Perinatal selective serotonin reuptake inhibitor exposure and behavioral outcomes: A systematic review and meta-analyses of animal studies

A. S. Ramsteijn, L. Van de Wijer, J. Rando, J. van Luijk, J. R. Homberg*, J. D.A. Olivier

*Corresponding author for this work

Research output: Contribution to journalReview articlepeer-review

4 Citations (Scopus)

Abstract

In the Western world, 2–5 % of pregnant women use selective serotonin reuptake inhibitor (SSRI) antidepressants. There is no consensus on the potential long-term neurodevelopmental outcomes of early SSRI exposure. Our aim was to determine whether there is an overall effect of perinatal SSRI exposure in animals on a spectrum of behavioral domains. After a comprehensive database search in PubMed, PsycINFO, and Web of Science, we included 99 publications. We performed nine meta-analyses and two qualitative syntheses corresponding to different behavioral categories, aggregating data from thousands of animals. We found evidence for reduced activity and exploration behavior (standardized mean difference (SMD) −0.28 [−0.38, −0.18]), more passive stress coping (SMD −0.37 [−0.52, −0.23]), and less efficient sensory processing (SMD −0.37 [−0.69, −0.06]) in SSRI- versus vehicle-exposed animals. No differences were found for anxiety (p = 0.06), social behavior, learning and memory, ingestive- and reward behavior, motoric behavior, or reflex and pain sensitivity. Exposure in the period equivalent to the human third trimester was associated with the strongest effects.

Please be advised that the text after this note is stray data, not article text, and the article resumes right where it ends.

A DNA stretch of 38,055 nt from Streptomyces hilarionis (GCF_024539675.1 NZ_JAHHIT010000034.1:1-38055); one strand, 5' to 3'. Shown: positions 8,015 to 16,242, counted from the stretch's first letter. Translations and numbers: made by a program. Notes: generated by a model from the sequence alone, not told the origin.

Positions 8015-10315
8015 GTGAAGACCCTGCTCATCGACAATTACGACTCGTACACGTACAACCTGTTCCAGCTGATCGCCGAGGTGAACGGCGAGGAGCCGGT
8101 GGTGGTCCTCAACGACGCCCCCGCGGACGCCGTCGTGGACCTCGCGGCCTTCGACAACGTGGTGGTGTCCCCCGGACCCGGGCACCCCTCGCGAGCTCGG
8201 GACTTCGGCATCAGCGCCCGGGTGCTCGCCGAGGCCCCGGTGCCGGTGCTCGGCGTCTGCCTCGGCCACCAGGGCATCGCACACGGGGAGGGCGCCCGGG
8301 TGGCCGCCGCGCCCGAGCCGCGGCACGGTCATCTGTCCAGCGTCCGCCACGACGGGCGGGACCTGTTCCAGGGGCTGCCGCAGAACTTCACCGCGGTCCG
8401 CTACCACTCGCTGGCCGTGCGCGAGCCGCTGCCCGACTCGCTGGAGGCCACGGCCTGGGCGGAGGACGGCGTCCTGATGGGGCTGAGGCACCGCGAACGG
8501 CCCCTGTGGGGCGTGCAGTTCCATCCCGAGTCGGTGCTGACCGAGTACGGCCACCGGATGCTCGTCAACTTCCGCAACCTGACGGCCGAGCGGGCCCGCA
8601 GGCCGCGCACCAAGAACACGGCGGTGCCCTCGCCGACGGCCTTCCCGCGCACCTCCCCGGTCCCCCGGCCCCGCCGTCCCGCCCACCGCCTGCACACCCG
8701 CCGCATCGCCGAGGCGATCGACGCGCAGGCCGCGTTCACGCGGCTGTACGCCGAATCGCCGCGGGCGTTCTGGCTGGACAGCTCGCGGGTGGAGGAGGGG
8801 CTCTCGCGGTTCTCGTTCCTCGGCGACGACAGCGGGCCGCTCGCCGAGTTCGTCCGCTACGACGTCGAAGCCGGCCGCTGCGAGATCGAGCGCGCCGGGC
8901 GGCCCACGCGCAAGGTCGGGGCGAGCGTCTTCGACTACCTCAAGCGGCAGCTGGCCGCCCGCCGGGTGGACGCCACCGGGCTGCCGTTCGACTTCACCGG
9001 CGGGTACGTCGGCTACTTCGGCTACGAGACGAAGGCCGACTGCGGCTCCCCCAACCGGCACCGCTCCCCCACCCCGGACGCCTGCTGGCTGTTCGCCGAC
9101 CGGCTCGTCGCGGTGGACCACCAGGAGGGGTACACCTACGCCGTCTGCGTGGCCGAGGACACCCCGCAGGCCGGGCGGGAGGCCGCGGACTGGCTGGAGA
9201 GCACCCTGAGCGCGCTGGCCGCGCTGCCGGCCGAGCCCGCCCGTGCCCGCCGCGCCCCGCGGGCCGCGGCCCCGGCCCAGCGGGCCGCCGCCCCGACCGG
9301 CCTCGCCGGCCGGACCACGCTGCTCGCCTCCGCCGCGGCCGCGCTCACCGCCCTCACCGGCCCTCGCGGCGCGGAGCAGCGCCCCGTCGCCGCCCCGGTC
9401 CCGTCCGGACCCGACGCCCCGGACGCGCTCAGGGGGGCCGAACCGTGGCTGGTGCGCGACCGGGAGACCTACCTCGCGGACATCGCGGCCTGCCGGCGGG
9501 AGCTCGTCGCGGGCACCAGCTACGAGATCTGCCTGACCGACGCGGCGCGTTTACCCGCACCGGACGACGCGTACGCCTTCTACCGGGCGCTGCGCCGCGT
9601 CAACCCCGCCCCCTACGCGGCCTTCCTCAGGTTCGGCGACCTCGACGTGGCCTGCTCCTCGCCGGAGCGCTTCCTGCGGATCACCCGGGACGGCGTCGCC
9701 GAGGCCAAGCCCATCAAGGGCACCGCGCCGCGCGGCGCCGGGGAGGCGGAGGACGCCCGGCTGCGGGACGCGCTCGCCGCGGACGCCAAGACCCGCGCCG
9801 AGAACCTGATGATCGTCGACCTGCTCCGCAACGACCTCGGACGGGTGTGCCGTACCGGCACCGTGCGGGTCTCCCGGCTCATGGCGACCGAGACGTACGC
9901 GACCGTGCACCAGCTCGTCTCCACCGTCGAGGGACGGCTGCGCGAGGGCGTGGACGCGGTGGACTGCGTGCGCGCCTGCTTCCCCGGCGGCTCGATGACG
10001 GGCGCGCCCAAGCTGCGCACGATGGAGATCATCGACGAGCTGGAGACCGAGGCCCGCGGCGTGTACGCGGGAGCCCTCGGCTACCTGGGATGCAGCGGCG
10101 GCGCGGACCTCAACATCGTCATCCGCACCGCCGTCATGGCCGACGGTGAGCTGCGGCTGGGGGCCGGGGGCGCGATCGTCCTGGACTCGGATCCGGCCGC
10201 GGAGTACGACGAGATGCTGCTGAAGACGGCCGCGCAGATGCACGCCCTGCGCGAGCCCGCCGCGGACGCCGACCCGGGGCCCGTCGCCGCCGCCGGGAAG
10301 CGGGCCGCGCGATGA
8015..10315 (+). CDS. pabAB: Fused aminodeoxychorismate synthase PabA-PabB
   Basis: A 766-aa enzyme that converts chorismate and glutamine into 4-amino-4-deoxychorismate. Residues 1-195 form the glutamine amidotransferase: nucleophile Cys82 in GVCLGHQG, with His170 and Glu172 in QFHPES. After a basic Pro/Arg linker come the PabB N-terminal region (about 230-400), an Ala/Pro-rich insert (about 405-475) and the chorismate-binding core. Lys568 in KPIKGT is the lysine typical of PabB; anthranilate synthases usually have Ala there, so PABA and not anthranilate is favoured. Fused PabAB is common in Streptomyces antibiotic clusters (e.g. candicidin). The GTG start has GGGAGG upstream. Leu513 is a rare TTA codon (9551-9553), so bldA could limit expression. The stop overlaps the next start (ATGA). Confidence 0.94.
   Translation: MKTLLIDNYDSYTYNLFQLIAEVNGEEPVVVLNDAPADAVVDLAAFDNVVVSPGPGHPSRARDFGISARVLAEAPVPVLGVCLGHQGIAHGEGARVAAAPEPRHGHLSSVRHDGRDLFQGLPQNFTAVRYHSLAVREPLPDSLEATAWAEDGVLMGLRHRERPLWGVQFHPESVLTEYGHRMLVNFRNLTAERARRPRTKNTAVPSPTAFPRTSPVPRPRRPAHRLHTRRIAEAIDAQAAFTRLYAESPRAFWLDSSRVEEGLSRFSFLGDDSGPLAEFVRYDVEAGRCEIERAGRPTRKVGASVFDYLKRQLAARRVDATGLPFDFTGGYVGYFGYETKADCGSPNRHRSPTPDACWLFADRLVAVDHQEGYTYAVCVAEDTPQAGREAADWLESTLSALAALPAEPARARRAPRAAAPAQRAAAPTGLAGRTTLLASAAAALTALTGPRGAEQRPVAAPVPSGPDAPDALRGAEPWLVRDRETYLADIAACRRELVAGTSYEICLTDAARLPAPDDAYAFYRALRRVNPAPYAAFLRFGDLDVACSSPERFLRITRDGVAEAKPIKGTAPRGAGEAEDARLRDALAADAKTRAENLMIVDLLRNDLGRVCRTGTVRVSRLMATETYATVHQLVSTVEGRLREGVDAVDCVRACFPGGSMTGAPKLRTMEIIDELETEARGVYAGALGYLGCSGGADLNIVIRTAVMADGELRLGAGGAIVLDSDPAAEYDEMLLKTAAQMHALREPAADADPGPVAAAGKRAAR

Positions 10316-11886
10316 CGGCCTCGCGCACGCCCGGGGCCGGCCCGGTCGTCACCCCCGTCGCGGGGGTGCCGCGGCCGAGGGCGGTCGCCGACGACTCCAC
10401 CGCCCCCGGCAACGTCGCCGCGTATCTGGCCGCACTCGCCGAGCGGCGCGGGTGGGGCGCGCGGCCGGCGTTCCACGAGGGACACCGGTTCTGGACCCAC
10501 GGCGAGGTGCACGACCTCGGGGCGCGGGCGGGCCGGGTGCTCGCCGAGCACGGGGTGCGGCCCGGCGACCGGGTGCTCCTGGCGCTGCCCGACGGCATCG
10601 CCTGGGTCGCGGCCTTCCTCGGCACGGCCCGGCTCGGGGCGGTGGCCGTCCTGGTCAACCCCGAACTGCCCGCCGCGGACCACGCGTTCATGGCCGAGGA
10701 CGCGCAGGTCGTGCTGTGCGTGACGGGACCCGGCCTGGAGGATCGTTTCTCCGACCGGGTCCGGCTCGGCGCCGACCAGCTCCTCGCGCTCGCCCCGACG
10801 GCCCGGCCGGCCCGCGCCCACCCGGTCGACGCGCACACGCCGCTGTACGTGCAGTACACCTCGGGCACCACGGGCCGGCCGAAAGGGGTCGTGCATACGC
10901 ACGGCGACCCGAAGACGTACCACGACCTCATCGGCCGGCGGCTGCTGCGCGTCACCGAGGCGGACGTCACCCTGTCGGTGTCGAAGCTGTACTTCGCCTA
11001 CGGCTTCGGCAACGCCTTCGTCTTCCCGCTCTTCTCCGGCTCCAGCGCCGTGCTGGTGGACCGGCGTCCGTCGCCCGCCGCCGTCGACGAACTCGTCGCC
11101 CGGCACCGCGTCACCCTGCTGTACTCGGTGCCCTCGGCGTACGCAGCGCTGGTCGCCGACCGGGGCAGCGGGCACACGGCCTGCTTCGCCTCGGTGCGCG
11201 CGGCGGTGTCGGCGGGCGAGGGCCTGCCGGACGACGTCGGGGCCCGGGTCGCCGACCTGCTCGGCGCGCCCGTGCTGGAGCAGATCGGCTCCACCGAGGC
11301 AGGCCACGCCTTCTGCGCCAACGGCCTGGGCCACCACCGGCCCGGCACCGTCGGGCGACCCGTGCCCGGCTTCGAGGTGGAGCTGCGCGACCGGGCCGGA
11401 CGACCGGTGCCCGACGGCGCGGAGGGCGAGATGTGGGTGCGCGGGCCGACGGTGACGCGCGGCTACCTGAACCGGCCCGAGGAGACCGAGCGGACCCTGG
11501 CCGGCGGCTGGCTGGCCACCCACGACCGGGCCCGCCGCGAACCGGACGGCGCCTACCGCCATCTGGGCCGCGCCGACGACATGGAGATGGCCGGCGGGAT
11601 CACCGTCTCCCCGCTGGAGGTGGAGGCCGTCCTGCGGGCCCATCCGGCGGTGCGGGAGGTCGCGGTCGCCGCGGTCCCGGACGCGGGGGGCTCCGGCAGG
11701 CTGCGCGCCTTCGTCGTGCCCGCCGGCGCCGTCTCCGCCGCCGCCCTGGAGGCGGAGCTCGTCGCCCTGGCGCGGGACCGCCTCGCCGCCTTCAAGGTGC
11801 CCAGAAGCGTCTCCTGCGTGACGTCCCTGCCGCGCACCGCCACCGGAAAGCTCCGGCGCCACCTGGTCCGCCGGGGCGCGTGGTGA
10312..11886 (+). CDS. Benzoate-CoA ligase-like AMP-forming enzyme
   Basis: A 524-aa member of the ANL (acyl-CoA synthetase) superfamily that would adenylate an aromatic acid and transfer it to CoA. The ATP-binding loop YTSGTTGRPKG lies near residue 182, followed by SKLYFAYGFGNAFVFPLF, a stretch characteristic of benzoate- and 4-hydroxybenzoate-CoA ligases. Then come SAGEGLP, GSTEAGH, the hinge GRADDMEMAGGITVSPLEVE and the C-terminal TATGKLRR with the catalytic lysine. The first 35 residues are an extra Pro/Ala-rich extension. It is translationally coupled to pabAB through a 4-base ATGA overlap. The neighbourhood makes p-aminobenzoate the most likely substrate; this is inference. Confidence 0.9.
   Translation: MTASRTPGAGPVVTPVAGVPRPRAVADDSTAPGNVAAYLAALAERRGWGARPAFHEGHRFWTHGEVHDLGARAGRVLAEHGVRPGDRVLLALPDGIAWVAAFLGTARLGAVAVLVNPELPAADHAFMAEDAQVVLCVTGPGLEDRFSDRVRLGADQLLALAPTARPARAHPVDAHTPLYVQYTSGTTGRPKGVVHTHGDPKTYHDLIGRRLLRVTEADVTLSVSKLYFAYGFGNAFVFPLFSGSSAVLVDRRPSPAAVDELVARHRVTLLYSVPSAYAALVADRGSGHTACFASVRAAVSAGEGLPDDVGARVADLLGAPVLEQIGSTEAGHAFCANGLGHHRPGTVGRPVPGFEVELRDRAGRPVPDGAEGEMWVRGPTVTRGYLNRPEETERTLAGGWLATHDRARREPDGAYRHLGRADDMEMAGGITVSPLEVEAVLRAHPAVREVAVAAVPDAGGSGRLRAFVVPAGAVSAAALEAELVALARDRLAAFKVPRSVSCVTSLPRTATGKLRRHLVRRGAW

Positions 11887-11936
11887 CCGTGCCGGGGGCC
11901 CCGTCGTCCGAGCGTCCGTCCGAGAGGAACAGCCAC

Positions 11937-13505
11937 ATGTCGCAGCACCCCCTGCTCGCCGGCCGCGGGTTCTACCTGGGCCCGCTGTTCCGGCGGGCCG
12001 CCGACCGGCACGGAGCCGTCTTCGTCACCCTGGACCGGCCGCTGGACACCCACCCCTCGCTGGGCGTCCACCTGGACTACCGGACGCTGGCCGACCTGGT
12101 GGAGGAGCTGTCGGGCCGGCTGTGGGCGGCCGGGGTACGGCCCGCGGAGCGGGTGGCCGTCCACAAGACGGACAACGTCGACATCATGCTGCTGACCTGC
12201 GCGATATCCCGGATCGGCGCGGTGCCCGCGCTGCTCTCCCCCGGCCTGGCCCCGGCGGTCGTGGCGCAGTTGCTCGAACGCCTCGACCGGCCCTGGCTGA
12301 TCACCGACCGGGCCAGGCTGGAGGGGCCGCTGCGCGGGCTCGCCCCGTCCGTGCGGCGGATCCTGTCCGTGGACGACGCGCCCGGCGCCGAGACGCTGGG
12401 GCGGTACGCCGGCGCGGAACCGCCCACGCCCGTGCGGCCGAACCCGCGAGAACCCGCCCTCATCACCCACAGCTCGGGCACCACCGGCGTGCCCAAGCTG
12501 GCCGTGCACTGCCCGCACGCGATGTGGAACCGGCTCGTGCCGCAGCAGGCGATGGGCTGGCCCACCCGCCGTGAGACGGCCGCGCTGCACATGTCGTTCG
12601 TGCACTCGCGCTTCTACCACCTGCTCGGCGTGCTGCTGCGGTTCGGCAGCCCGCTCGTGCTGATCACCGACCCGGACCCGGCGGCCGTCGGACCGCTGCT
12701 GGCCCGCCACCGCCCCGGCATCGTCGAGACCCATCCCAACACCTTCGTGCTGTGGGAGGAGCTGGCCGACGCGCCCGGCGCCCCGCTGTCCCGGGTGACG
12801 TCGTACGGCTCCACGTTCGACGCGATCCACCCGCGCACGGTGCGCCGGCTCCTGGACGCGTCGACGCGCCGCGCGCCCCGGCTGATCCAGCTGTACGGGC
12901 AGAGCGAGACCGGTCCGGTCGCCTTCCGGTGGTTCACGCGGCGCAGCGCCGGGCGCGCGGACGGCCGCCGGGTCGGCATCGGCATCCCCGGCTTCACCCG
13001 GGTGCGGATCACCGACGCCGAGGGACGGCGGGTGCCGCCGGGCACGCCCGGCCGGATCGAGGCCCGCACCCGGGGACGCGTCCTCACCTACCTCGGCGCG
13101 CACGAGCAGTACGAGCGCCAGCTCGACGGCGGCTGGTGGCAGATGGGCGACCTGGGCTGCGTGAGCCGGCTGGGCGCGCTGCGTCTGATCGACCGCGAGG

Original languageEnglish
Pages (from-to)53-69
Number of pages17
JournalNeuroscience and Biobehavioral Reviews
Volume114
Early online date19 Apr 2020
DOIs
Publication statusPublished - Jul 2020

Keywords

  • Activity and exploration
  • Animal studies
  • Antidepressants
  • Anxiety
  • Behavior
  • Developmental exposure
  • Ingestive and reward behavior
  • Learning and memory
  • Meta-analysis
  • Motoric behavior
  • Offspring
  • Pregnancy
  • Reflex and pain sensitivity
  • Selective serotonin reuptake inhibitors (SSRIs)
  • Sensory processing
  • Sleep and circadian activity
  • Social behavior
  • Stress coping
  • Systematic review
  • Teratogenic effects

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